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This is Not a Test

June 17, 2013

Early this morning, we emailed our first quarterly marketing update to a patch-worked list of friends and clients. As with any first edition, the road to “ready” had been long and bumpy. But having worked through several rounds of changes with our freelance designer, we felt confident in the product, and it felt good to finally say, “Send it!”

Of course, having spent many years in this business, we didn’t really expect immediate feedback, and certainly not the feedback we received – as dozens of friends and clients shot back responses, all saying, effectively, “Did you mean to have the subject line read, ‘MarketPoint Emma Newsletter Test’?”

How could this have happened? Was it not patently obvious that the subject line used in our test rounds would need to be changed for the live email? Of course it was, and that’s exactly why none of us anticipated the mistake. And as much as I was tempted to blame the designer for the gaff, I knew with due certainty that the error was mine.

Many years ago, I heard a Penn State alum proudly recount a tale involving the legendary football coach Joe Paterno. When asked by a young player why the team had to practice in full pads, even when temperatures were soaring, Paterno allegedly said, “Because when you play on Saturday, you’ll play the same way you practiced today. There’s only one way to hit and that’s as hard as you can.” I have to admit, it’s a pithy line, which is probably why it’s been attributed to so many iconic football coaches. What matters, though, is not who said it, but that it’s absolutely true.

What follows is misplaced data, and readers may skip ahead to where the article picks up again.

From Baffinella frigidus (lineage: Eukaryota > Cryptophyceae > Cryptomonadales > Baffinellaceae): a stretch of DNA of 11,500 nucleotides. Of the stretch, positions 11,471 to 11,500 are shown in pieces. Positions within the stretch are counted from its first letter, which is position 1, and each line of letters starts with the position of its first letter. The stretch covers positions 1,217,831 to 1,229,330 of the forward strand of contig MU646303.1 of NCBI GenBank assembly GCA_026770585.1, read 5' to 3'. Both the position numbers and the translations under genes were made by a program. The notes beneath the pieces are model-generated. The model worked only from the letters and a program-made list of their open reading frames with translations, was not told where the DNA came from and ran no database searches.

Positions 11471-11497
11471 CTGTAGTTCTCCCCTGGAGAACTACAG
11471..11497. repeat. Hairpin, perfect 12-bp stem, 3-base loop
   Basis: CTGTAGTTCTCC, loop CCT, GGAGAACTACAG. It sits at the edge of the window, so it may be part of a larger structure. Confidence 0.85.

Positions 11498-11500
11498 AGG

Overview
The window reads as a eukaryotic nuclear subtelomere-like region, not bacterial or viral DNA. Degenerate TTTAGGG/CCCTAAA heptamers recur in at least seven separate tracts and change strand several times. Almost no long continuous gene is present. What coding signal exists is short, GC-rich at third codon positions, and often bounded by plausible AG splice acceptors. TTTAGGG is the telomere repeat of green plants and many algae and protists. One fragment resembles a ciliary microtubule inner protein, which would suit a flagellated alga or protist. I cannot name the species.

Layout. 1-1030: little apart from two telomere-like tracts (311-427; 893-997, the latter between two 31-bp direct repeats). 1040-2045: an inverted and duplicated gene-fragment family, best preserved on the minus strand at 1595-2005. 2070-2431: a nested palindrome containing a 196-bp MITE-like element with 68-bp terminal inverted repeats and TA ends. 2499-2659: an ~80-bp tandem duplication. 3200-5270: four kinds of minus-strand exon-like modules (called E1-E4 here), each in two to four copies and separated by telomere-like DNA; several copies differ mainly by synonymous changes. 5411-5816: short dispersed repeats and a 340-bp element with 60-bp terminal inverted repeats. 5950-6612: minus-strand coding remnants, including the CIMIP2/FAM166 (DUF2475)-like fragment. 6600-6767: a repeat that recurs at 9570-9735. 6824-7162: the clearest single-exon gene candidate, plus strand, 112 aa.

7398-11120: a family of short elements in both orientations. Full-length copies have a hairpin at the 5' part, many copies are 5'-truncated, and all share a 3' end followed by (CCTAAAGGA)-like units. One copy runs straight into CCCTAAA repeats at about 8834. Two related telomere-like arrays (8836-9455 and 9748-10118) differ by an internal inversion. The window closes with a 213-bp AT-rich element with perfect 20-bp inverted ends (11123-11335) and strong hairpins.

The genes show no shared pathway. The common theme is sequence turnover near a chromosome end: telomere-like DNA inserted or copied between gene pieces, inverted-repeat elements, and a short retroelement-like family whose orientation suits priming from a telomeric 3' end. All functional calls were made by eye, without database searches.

Today’s “test” email had landed in our inbox through a dozen rounds of changes, and at no point did I ever say, “Hey, we should probably be using the actual subject line.”

We recovered, of course, resending the email with the new headline that included the joke, “Correction: This is Not a Test,” and as clients shared their own horror stories with us, we knew the damage had been repaired. But the sting of the lesson remained: We practice the way we intend to play, because we will surely play the way we practice.

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